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The Biofuels Story

A brief introduction for students into the basic "why" and "how" questions around producing and using biofuels from different biomass sources. For information and teacher guide: https://www.glbrc.org/education/classroom-materials/biofuels-story

GLBRC Education & Outreach

on 10 February 2017

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Transcript of The Biofuels Story

Corn Kernels
Corn Stover
Consumers of Corn
We distill the fermentation mix to get ethanol that is pure enough to use in fuels.

Soluble Sugars
Carbon Dioxide
The Biofuels Story
Perennial Energy Crops
Carbon Dioxide
Carbon Dioxide
Heat and
Amylase Enzymes
Once upon a time in the land of corn, there lived people who like to move things. They moved themselves around town and across the country in cars and planes. They moved the things they bought and ate in trucks, planes, and ships.
All of these vehicles needed fuel.
Initially the fuels for these vehicles such as gasoline were made from fossil fuels - petroleum or crude oil that came from underground.
When the fuels were burned in the engines of the vehicles, one of the substances produced was carbon dioxide. And that turned out to be a problem.
The CO2 ended up in the atmosphere where it acted as a greenhouse gas trapping heat and contributing to global climate change
But what if we could use the carbon from carbon dioxide already in the atmosphere to make fuel? That way we would be recycling carbon dioxide in and out of the atmosphere rather than adding new carbon dioxide produced from burning fossil fuels.
It turns out we already know how to do that. With the help of plants. Plants can take carbon dioxide from the atmosphere and turn it into plant material through the process of photosynthesis. People can turn the plant material into ethanol which can be mixed with gasoline and used in cars.
In the U.S., the land of corn, the plant of choice is corn. We use corn kernels to make ethanol.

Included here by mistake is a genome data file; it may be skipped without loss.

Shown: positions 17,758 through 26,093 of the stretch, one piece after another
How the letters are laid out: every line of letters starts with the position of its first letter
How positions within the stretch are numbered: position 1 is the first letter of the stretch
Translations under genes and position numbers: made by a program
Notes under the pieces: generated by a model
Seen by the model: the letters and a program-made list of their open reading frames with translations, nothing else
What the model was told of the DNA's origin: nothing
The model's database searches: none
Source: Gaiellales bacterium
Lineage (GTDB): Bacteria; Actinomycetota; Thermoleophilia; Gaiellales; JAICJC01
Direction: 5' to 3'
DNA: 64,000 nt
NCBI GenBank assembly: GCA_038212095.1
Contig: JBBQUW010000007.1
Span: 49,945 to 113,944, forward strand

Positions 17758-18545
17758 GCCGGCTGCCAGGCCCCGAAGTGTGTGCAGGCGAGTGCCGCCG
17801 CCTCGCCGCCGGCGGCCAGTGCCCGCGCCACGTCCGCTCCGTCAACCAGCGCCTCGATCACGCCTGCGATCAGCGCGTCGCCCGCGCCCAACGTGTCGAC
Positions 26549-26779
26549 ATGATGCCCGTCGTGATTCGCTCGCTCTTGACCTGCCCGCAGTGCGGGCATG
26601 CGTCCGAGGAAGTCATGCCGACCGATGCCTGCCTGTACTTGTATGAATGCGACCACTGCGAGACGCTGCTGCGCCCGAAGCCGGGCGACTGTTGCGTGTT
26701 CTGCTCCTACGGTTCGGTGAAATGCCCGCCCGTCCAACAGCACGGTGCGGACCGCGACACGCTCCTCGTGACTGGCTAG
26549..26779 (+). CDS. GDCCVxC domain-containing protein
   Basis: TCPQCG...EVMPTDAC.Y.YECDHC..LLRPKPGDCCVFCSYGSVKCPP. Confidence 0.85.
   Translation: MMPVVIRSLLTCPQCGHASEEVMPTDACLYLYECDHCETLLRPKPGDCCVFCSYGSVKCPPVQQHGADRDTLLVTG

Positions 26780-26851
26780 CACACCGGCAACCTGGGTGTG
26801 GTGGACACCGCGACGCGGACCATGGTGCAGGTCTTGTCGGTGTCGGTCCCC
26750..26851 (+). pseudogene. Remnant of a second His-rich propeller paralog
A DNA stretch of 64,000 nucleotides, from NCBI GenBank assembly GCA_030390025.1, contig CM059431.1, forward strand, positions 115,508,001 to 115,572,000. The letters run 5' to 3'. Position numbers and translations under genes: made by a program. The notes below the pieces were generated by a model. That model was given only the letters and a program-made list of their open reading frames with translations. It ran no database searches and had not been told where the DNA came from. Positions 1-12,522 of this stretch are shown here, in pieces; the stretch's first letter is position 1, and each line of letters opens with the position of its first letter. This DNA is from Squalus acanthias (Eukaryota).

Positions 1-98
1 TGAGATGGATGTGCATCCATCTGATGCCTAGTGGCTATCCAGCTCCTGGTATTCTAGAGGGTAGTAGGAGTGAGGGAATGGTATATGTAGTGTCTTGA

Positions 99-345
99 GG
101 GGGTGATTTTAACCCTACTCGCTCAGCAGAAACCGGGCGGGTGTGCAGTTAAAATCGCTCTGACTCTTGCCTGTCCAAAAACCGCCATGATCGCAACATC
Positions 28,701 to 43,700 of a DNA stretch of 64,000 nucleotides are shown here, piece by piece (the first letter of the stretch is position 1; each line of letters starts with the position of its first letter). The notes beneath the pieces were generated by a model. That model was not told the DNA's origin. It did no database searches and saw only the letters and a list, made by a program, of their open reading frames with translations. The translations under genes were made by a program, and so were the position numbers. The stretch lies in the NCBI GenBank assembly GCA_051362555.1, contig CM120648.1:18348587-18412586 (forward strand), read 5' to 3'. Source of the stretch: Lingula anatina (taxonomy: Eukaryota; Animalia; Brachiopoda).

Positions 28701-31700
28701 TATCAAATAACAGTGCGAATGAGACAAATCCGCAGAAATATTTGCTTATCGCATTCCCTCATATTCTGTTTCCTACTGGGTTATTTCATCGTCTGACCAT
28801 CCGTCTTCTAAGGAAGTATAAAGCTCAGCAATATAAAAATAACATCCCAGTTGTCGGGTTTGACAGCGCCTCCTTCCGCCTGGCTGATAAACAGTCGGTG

The kernels of corn are made primarily of starch.
Starch is a polymer of sugar.
We use heat and the enzyme amylase to break the starch polymer down to individual sugar molecules.
Then we use yeast to ferment the sugar producing ethanol and carbon dioxide.
But there is still a problem. Corn is the basis for much of the human food chain. We don’t have the capacity to grow enough corn for food and fuel. Approximately 30% of U.S. corn grain is converted into fuel.
But what if we could make ethanol from other plants or other parts of plants that we don’t use for food?
For example, what if we could use corn stover – the cob, leaves, and stalk from corn plants?
Like most plant material, the main component of stover is cellulose. Like starch, cellulose is a polymer of sugar, so both starch and cellulose can be sources of sugar for fermentation.
Unfortunately the cellulose is bound to other molecules in the cell walls and hard to access.
To expose the cellulose, the plant material is heated with ammonia under pressure. When the pressure is released, the ammonia evaporates off and can be reused. The result is to explode the cell wall.
Then the plant material can be treated with enzymes...
...that break down the cellulose into individual sugar molecules.
Today in the US most gasoline contains 10-15% ethanol made from corn. Sounds good, right?
So this process of making ethanol from plant material is the hope for the future of Corn Land. It is still too expensive a process to be widely used, but scientist and engineers at the Great Lakes Bioenergy Research Center are working on making the process more efficient.
In addition to corn stover, scientists and engineers are exploring using a wide range of non-food plants to make biofuels more sustainably.
Perennial crops like switchgrass, prairies or poplar trees, grow back year after year without replanting. They can also on poor soils not suitable for food crops like corn.
The plant material from these crops is similar in chemical composition to corn stover and can be converted to biofuel through the same steps.
The goal is to produce ethanol in a sustainable, cost-effective way, so that vehicles can be fueled with biofuels and we can avoid the use of fossil fuels and slow the increase in carbon dioxide levels in the atmosphere.
Full transcript